How did the MTR lose its way?
Regina Ip says in hindsight, the 2010 Octopus data scandal marked the start of a string of missteps and PR disasters at what was once one of Asia's finest companies
Not that long ago, the MTR Corporation was hailed as one of Asia's best managed companies. In 2009, it won three awards given by the magazine FinanceAsia, including "Best Managed Company". In 2010, it won five awards by the same magazine, including "Best Investor Relations", "Best CEO" and "Best CFO".
In the summer of 2010, the MTR Corp's reputation took a big hit when it was disclosed that Octopus Cards Limited, a wholly owned subsidiary of Octopus Holdings, which is a subsidiary of MTR Corp, had been illegally selling the personal data of its customers and had made more than HK$44 million over 4½ years. The public outcry over the company's infringement of personal data privacy led to the resignation of its chief executive and enactment of legislative amendments to make it a criminal offence for data collectors to sell their clients' personal data for direct marketing without their permission.
The furore over Octopus Cards' illegal sale of personal data was a wake-up call for the MTR Corp management and the government, its majority shareholder, to beware the risks of abuse arising from complacency, greed, the relentless pursuit of profits and overexpansion. Unfortunately, as subsequent events attest, the warnings went unheeded after the controversies died down.
Launched in 1997 as a re-usable, contactless, smart card for electronic ticketing, the Octopus card was one of the earliest stored-value cards introduced and inspired many others. The MTR Corp's ability to innovate, making use of radio-frequency identification technology, was fully recognised with an award for global information technology excellence which it won in 2006, and its pride of place at the Hong Kong pavilion at the Shanghai World Expo in 2010.
Yet the fact that the Octopus card, already 13 years old by the time it was showcased in Shanghai, was the only innovation Hong Kong could boast of is, in itself, a sad reflection of the lack of innovative products coming out of the city in the past decade.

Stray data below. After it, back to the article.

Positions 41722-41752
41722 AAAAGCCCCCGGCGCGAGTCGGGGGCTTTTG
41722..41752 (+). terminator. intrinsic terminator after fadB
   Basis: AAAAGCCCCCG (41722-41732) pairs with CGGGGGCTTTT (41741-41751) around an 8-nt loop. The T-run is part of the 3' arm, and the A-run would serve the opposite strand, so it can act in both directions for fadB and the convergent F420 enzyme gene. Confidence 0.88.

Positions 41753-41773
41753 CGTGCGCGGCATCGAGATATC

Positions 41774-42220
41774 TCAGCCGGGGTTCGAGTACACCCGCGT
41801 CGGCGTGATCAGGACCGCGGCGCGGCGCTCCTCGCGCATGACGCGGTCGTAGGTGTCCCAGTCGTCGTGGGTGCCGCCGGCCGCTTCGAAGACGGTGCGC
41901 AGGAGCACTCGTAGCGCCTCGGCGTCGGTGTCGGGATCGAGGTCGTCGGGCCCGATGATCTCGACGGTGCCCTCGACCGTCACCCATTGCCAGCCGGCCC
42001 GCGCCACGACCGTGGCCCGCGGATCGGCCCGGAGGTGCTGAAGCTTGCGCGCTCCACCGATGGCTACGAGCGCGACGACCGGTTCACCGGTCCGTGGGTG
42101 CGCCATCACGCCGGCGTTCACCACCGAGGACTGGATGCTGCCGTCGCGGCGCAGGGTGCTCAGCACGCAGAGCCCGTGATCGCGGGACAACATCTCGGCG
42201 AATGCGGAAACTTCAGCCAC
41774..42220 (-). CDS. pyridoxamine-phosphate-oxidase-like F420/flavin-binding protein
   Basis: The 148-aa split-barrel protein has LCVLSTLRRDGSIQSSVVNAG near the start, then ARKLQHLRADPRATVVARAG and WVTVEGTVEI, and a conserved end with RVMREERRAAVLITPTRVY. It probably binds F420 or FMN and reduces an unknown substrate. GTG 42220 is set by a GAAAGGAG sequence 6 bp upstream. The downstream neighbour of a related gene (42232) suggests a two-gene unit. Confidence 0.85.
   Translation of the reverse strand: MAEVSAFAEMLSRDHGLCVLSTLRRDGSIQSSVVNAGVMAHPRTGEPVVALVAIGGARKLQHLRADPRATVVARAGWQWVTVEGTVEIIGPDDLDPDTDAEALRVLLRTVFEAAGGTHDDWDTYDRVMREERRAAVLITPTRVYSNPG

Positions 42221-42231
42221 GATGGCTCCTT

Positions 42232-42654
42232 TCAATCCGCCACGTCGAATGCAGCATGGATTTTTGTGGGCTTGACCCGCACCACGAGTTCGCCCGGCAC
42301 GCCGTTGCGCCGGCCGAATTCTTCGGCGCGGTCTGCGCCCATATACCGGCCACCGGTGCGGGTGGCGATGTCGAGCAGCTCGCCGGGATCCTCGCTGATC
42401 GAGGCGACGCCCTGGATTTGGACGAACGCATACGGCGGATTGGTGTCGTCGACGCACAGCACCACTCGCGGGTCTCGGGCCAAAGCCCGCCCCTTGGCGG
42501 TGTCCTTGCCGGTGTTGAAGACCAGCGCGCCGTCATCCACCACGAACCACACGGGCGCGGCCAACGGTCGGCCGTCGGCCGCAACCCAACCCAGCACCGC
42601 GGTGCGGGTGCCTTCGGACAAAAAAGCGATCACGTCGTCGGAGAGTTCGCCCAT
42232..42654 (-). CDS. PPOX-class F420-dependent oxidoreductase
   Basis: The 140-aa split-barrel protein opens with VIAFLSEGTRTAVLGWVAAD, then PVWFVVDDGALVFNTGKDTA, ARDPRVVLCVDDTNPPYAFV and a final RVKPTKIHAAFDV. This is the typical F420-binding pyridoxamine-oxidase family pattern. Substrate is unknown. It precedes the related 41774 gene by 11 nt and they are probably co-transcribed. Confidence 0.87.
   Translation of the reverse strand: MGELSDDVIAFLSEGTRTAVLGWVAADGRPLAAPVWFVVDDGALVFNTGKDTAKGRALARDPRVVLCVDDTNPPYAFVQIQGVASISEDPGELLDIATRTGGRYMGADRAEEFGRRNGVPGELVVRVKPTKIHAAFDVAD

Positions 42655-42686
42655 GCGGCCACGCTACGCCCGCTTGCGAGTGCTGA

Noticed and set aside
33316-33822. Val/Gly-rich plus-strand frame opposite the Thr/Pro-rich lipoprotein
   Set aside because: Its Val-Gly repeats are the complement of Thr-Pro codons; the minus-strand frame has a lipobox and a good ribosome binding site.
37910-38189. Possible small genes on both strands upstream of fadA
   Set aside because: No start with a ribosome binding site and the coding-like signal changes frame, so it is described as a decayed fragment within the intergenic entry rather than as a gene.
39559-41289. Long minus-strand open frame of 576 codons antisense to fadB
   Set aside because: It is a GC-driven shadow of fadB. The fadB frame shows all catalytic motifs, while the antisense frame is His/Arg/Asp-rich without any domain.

In recent years, legislators and the media alike have stepped up criticism of the MTR Corp owing to its frequent system malfunctions leading to train delays, its fare adjustment mechanism which all but guaranteed annual fare increases despite hefty profits, and its meagre fare discounts. It was not until April last year that mounting public pressure caused the secretary for transport and housing, Anthony Cheung Bing-leung, to push through a revised mechanism incorporating a higher productivity factor that effectively reduced future fare increases by 0.5 per cent.
At long last, financial penalties were introduced for train delays exceeding 31 minutes.
Yet all past controversies about the MTR Corp were dwarfed when Cheung announced on April 15 that he had been informed by the company's chief executive Jay Walder that it would not be able to complete construction of the Hong Kong section of the Guangzhou-Shenzhen-Hong Kong Express Rail Link in 2015 as planned.
There is nothing surprising with construction delays, especially delays in connection with large-scale projects. Yet, the way public disclosure of the delay was handled, despite the project's highly controversial history, immediately set off a maelstrom of public fury and condemnation.
The express rail project has been riddled with controversy from the start. It was announced in the 2007 policy address of then chief executive Donald Tsang Yam-kuen as one of "10 mega infrastructural projects" proposed for the city.
Since then, the tremendous cost of HK$70 billion involved in building a railway that is only 26km long, the choice of the location of the Hong Kong terminus, the plan to relocate village dwellers and indigenous inhabitants, and even the very need for the link itself, have been the subject of intense public questioning and debate.
It was, in fact, the first public works project to trigger a marathon filibuster in the Legislative Council's Finance Committee in late 2009. The project was not approved by the committee until January 2010, after a three-day siege of the Legco building by angry young people opposed to "convergence with mainland China" and "collusion between the government and property interests".
The project scored a first in sending strong signals to the authorities that all is not well in young people's perception of the relationship between mainland China and Hong Kong, and of Hong Kong's heavy reliance on infrastructural and property development to boost its economy.
Against this backdrop, it is surprising that the government and the MTR Corp chose to handle the public communication of a devastating delay in such a cavalier manner, despite the fact that a couple of local newspapers had in the past year hinted at major delays. Accusations of cover-ups and incompetence inevitably flew thick and fast.
Not surprisingly, several legislators have called for a statutory inquiry into the causes of the delay, invoking Legco's powers and privileges, and to pin down where the blame should lie.
The question is: would a statutory inquiry by legislators really cure emerging management and credibility problems at the MTR Corp?
Regina Ip Lau Suk-yee is a legislator and chair of the New People's Party